Saudi Arabia: Second Deputy Prime Minister
The long-time interior minister, Prince Nayef was unexpectedly appointed to the post of second deputy prime minister in late March 2009. That promotion gave him a leg up on the competition to replace Sultan, reportedly dying of cancer, as crown prince and eventually, king. Much of the evidence suggests that Nayef has less enthusiasm for domestic reform than King Abdullah (or Sultan), but that the difference is largely one of degree. Likewise, although Nayef’s unabashed sympathy for the cause of Palestinian statehood (and for militant groups such as Hamas) would likely complicate both bilateral relations with Israel and the broader regional peace process, his hawkish stance toward Iran represents an important point of common ground with both Israel and the US.
The fact that Abdullah did not immediately appoint a second deputy prime minister upon ascending to the throne created uncertainty as to who was next in the line of succession after Sultan. The most reasonable explanation seemed to be that the king wanted to avoid strife with the Sudairi faction by allowing Sultan to choose his own successor upon taking the throne. A core assumption of that explanation is that Sultan had made it known to Abdullah that he did not want to be succeeded by Nayef, who by virtue of his age and experience would have been the logical candidate to fill the spot.
Indeed, Nayef is a controversial figure. Although he has in recent years won praise for his ministry’s crackdown on terrorist cells in Saudi Arabia, his close association with the most extreme elements of the Saudi clerical establishment has been a frequent source of both diplomatic headaches for the kingdom and tensions among members of the royal family. One incident in particular—Nayef’s claim that Israel was behind the September 2001 attacks on the US, whose perpetrators included 15 Saudi nationals—ensured that his placement in line to one day take the throne would cause discomfort in western capitals.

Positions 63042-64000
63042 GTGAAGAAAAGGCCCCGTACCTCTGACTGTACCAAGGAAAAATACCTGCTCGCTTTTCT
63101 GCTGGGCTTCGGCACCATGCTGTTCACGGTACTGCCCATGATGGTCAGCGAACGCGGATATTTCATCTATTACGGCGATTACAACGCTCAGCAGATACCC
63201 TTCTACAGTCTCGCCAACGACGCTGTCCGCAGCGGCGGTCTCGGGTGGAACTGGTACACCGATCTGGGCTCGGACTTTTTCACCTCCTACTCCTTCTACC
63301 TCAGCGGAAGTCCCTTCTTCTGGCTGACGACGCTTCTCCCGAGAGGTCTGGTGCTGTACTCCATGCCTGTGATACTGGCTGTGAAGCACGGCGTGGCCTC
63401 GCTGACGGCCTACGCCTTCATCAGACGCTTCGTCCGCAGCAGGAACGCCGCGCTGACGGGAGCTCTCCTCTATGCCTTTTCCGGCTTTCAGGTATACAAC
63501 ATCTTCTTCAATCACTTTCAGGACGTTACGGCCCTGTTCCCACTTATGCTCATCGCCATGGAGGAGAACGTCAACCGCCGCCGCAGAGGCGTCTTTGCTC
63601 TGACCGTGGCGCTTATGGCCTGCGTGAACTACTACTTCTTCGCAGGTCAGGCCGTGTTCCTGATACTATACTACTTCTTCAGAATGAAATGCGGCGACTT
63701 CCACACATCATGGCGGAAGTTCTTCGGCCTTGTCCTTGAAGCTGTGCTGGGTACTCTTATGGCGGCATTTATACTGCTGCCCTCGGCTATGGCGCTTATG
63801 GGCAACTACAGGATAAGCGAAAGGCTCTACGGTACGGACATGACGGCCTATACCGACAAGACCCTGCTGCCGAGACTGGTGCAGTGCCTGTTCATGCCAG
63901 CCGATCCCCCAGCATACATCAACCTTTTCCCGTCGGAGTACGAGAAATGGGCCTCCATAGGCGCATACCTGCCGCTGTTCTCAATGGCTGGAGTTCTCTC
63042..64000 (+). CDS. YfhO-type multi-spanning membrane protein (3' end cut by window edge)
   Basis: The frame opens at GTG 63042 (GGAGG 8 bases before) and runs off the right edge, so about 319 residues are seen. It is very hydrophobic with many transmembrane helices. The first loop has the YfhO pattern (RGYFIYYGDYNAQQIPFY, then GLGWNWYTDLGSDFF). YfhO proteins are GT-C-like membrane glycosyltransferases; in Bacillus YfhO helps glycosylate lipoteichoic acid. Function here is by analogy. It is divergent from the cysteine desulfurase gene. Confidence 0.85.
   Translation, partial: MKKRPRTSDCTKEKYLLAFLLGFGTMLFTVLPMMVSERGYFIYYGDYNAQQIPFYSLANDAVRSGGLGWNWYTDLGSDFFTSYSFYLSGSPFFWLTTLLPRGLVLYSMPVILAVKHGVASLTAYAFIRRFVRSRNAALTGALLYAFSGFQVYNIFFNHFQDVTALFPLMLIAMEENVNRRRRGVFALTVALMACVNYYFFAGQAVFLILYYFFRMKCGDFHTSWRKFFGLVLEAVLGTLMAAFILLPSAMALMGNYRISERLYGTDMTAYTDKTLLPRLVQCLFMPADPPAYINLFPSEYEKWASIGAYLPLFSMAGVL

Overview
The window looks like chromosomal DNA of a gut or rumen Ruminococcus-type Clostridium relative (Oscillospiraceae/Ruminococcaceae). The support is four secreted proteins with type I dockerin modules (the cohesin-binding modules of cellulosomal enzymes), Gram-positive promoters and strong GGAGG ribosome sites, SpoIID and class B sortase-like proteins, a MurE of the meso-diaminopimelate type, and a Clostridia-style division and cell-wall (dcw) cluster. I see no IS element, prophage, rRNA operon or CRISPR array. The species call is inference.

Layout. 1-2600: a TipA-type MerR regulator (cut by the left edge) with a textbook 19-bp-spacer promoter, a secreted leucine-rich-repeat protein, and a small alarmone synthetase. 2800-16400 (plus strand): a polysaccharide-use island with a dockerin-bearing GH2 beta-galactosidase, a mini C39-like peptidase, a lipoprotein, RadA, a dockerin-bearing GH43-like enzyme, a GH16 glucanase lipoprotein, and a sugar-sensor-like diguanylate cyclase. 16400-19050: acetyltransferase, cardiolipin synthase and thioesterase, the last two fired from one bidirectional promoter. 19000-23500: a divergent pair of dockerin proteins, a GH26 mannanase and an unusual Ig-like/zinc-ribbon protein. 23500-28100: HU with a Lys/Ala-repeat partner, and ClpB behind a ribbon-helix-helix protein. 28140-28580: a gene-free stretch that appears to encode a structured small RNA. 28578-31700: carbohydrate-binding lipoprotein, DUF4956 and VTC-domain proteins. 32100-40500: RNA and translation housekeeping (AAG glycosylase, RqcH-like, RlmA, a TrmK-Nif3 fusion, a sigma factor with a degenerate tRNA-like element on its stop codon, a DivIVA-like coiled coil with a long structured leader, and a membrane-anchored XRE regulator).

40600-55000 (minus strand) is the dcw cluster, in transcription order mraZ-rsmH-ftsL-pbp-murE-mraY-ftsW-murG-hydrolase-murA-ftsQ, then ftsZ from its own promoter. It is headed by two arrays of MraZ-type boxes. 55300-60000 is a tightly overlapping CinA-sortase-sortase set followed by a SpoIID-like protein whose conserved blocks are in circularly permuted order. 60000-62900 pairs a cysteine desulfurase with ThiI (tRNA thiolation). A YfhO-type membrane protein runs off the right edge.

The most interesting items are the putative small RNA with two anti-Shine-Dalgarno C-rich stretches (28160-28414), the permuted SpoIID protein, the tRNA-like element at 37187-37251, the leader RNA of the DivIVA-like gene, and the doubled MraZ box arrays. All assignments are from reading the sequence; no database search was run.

It is doubtful that the Allegiance Council would push for an alternative to Nayef without the support of the other four Sudairi brothers, who include Prince Salman, the governor of Riyadh, and Prince Ahmed, the youngest of the Sudairis and Nayef’s long-time deputy at the Ministry of Interior. That said, it is still too early for Nayef to begin preparing for his coronation. The younger members of the Allegiance Council outnumber the older princes by 19–16, and while they are unlikely to take the bold step of promoting one of their own for the position of crown prince, they could seek to accelerate an eventual generational transfer of power by backing a younger candidate from among the sons of Abdul Aziz. Prince Salman is himself a possible contender for the throne, and is generally seen as more reform-friendly than Nayef, a factor that could make him a more preferable candidate among like-minded princes and members of the Allegiance Council keen to ensure favorable ties with the US.
However, as things currently stand—and assuming Abdullah does not die before Sultan—Nayef stands a good chance of becoming king. In light of reports of Abdullah’s weakening condition, Nayef may even assume the duties of the monarch within the next year, taking on the role of de facto ruler, just as Abdullah did after Fahd became incapacitated in the mid-1990s.